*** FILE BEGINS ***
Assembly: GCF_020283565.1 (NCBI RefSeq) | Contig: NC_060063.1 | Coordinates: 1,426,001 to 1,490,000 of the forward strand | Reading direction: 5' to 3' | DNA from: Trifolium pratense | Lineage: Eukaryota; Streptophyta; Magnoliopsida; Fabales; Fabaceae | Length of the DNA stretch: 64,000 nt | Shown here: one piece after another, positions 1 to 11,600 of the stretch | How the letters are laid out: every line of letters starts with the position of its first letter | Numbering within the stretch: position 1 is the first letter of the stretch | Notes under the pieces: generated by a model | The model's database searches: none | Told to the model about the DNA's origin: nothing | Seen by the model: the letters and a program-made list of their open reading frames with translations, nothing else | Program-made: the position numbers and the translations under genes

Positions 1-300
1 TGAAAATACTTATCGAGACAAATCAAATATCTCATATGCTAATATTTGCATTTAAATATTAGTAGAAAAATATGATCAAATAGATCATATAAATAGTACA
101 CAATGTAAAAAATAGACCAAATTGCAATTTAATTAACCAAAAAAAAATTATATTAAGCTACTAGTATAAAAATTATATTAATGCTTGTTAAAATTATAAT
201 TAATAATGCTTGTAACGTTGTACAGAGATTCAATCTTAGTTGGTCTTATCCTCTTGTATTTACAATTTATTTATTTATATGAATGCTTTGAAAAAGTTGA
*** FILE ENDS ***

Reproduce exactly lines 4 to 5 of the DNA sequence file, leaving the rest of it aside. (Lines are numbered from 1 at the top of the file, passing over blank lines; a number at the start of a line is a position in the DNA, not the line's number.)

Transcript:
101 CAATGTAAAAAATAGACCAAATTGCAATTTAATTAACCAAAAAAAAATTATATTAAGCTACTAGTATAAAAATTATATTAATGCTTGTTAAAATTATAAT
201 TAATAATGCTTGTAACGTTGTACAGAGATTCAATCTTAGTTGGTCTTATCCTCTTGTATTTACAATTTATTTATTTATATGAATGCTTTGAAAAAGTTGA